It’s cold in Florida, so you know what that means: falling iguanas. No, seriously. The U.S. National Weather Service’s Miami office issued a warning Tuesday that temperatures could dip into the 30s and 40s on Wednesday, leading to iguanas plummeting out of trees. And Twitter users confirmed Wednesday morning that many iguanas did, in fact, do just that.
Meteorologists and local reporters documented the fallen critters and cautioned the public to keep their eyes peeled for the green suckers lying stunned on the footpath or falling from the heavens. After all, nobody wants to see the poor lizards squashed before they have a chance to warm up.
Remember back in elementary school science class when you learned the difference between cold-blooded and warm-blooded animals? Well, this is a real-world example. Iguanas are cold-blooded reptiles, and low temperatures (or low by Florida standards, at least) can incapacitate them. The fallen iguanas gracing the Sunshine State’s footpaths are not necessarily dead nor are they frozen. They just kind of hit pause on life for a little until their bodies warm up.
This dude looks straight out of a Harry Potter film where someone hit him with petrificus totalus, a spell thatÂ leaves individuals in a frozen, immobilised state. In the middle of the footpath, though? Rough, but I guess it’s better than the side of the road like his friend below.
Or straight up on the road like this one. And for those wondering, it’s unlikely lil homie is dead. They all just look like it!
[DJ Khaled voice] Another one!
⚠️WATCH OUT! ⚠️Here’s proof of cold stunned iguanas. They can fall from trees. Thank you to our Storm Team 5 meteorologist @SteveWPTV for snapping this picture. FYI It’s not dead. @WPTV #FloridaWinter #amcrew pic.twitter.com/fTnajB19rc— Janny Rodriguez (@JannyReports) January 22, 2020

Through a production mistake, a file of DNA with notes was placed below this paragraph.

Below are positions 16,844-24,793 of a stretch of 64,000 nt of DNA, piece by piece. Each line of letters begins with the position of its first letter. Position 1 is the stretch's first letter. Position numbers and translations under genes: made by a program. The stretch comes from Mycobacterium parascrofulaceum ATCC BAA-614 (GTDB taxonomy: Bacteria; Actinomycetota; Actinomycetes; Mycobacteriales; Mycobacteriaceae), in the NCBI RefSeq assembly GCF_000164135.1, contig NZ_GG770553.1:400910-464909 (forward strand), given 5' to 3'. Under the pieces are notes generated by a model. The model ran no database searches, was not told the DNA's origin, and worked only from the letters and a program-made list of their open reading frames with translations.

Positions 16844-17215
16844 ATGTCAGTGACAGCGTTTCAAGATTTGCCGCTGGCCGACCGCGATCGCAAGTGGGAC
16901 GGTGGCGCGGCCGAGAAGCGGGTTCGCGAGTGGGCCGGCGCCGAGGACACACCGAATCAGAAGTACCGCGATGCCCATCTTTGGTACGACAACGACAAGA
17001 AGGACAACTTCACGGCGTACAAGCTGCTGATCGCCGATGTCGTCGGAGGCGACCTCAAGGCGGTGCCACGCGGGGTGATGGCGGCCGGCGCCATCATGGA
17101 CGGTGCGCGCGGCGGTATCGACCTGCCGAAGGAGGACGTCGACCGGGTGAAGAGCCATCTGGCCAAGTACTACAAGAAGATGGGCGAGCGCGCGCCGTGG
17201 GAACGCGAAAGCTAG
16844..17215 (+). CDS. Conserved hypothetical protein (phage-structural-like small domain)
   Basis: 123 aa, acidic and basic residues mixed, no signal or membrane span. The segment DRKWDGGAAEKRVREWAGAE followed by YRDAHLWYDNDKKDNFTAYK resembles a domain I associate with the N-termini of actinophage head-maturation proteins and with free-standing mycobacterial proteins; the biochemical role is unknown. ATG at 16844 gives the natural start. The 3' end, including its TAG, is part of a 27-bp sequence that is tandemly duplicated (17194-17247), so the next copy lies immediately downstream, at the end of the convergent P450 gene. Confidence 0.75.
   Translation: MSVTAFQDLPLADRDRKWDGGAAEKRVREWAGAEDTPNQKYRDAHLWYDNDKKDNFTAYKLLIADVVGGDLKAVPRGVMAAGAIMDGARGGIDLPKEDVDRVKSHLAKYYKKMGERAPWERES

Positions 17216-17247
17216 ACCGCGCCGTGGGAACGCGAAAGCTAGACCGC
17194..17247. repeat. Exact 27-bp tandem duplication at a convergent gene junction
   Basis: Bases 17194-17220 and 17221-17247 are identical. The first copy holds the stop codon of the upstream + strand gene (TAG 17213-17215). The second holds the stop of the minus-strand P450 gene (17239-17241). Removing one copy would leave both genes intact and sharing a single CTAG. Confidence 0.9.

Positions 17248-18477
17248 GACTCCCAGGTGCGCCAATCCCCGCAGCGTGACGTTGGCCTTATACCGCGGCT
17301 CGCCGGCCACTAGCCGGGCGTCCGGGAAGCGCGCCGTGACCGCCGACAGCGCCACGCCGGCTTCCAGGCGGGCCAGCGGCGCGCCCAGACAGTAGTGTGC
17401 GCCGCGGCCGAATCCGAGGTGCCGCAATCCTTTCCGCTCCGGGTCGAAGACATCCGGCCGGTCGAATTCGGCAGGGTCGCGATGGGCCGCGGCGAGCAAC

Here are some more where the homeowner was sweet enough to protect the iguanas from dogs who might otherwise think the animals are chew toys. Imagine your little puppy running into your house with an iguana in its mouth. No thanks.
Iguanas dealt with a similar shock in January 2018 when polar vortex-induced cold descended on Florida, urged people to kill them. It’s cold out and dangerous in these Florida streets, but the iguanas are hanging in there.
This year’s cold snap hasn’t broken any records yet. The National Weather Service reports that the record low for January 22 was back in 1985 when Miami hit 30 degrees Fahrenheit (-1 degrees Celsius) and Fort Lauderdale fell to 29 degrees Fahrenheit (-1.6 degrees Celsius). Miami bottomed out at 40 degrees Fahrenheit (4 degrees Celsius) so it’s iguana-falling-from-the-sky cold but not record-breaking. Luckily, the likelihood that any more iguanas will fall will reach zero by this afternoon as temperatures increase.